• Follow up support for examiners/teachers

3. Selecting trainers & monitors (see below under QA for monitors)

  • Familiarity and association with test and organisation
  • Examining experience
  • Experience preparing learners to take a test
  • Experience using tests in a learning context
  • Training credentials: f2f, online
  • Conflict of interest – do the trainers also prepare candidates for the test?

4. Standardisation

  • Distinction between training and standardisation
  • Methods for standardisation: f2f, online
  • Number and level of assessment samples for analysis
  • Feedback to examiners and others who deliver the test
  • Support/further training for substandard assessments

5. Quality assurance for examiners and those involved in test preparation

  • Monitoring: f2f/remote
  • Security of live test items
  • Examiner management: contractual obligation, sanctions
  • Examiner performance review/ professional development
  • Support and development for substandard examining and assessment
  • Research and data collection and analysis

Stage 2: Participants review the stages above and begin preparation on a programme suitable to their contexts. 

Thurs 24 May: half a day
Participants present their outline programmes to the group/s. Presentations are followed by a Q &A session to give helpful suggestions to presenters.
Round up and summary
A closing session will address any outstanding queries.

The training will be a combination of whole group, small group and paired collaboration and discussion.  Some parts will be trainer-led but these will lead into group work. Video and audio performances of exams will be used for illustrative purposes. There will be handouts with key information and processes.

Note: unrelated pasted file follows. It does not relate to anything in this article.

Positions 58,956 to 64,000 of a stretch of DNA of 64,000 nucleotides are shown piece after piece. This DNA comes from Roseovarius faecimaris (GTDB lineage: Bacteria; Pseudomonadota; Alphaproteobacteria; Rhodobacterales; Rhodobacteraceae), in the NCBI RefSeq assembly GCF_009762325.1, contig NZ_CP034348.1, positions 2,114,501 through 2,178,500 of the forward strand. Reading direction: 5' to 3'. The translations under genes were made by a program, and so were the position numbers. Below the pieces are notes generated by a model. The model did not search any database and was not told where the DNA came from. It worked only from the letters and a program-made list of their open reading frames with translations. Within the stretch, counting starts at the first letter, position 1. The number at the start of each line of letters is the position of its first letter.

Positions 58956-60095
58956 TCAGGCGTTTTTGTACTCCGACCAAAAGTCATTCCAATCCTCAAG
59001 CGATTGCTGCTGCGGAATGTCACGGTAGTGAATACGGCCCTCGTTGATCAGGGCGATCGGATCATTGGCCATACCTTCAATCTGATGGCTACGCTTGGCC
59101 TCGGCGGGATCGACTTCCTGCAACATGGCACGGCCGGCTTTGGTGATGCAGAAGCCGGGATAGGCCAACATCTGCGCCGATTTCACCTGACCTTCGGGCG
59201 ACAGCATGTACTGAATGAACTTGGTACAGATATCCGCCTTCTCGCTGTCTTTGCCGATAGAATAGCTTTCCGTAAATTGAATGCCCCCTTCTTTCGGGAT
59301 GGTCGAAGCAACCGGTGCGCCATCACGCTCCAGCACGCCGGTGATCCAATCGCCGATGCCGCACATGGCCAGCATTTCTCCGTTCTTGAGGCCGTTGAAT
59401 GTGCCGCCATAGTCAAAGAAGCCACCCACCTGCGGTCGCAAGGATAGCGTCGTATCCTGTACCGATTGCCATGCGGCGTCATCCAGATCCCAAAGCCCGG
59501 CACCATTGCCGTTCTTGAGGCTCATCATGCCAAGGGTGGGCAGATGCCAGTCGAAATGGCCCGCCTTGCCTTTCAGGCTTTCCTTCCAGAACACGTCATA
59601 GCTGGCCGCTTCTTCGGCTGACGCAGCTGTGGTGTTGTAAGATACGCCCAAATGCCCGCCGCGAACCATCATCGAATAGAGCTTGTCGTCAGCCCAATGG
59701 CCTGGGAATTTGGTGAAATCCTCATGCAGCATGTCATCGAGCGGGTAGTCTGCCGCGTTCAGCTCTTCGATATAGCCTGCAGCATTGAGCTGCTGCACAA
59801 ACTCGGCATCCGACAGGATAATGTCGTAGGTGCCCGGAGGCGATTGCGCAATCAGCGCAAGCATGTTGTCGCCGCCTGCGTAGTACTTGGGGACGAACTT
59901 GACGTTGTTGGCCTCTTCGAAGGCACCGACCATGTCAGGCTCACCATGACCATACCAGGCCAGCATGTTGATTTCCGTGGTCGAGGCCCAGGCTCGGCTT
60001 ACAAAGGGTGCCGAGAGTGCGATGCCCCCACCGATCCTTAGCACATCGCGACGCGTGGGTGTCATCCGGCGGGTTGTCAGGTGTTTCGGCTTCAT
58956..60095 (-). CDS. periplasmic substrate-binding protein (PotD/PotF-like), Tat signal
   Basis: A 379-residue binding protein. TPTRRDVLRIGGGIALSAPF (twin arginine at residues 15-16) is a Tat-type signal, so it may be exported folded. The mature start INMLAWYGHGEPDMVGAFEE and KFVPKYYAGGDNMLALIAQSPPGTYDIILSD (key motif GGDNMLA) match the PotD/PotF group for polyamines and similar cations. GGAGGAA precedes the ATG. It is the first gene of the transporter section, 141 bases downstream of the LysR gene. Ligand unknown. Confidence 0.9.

Participants need to review the training processes and issues they face in their organisations and be prepared to discuss in the workshop.  There is no specific reading list although the following will give context:

  • EALTA guidelines for Good Practice
  • Alderson, J. C., Clapham, C., Wall, D. 1995. Language Test Construction and Evaluation. Chapter 5. Cambridge, Cambridge University Press.

CATHY TAYLOR worked in teaching, teacher training and academic management in SE Asia, Australia, Europe and the UK for 20+ years. She has also worked as an examiner for International testing organisations. Since 2005 Cathy has worked at Trinity College London in Test Production and examiner training. She has an MA in Language Testing from Lancaster University and has presented and delivered workshops at international conferences including EALTA and ALTE. Cathy is currently head of Examiner development and standardisation and is responsible for the recruitment, training and standardisation of all Trinity examiners.

ANTHEA WILSON has taught ESOL to children and adults for over twenty years in South Africa, Portugal and the UK in a range of settings. As a teacher and manager she developed and managed a range of internal assessments and tests, and has been an examiner and marker for Cambridge ESOL and for Trinity College London. She has an MA in Language Testing from Lancaster University, and has presented on assessment issues at national and international conferences. Anthea has a research interest in the assessment of speaking, the roles of interlocutor and rater, and the interaction of the component parts in a speaking and listening exam. Currently Anthea is Head of test production for English language tests at Trinity College London.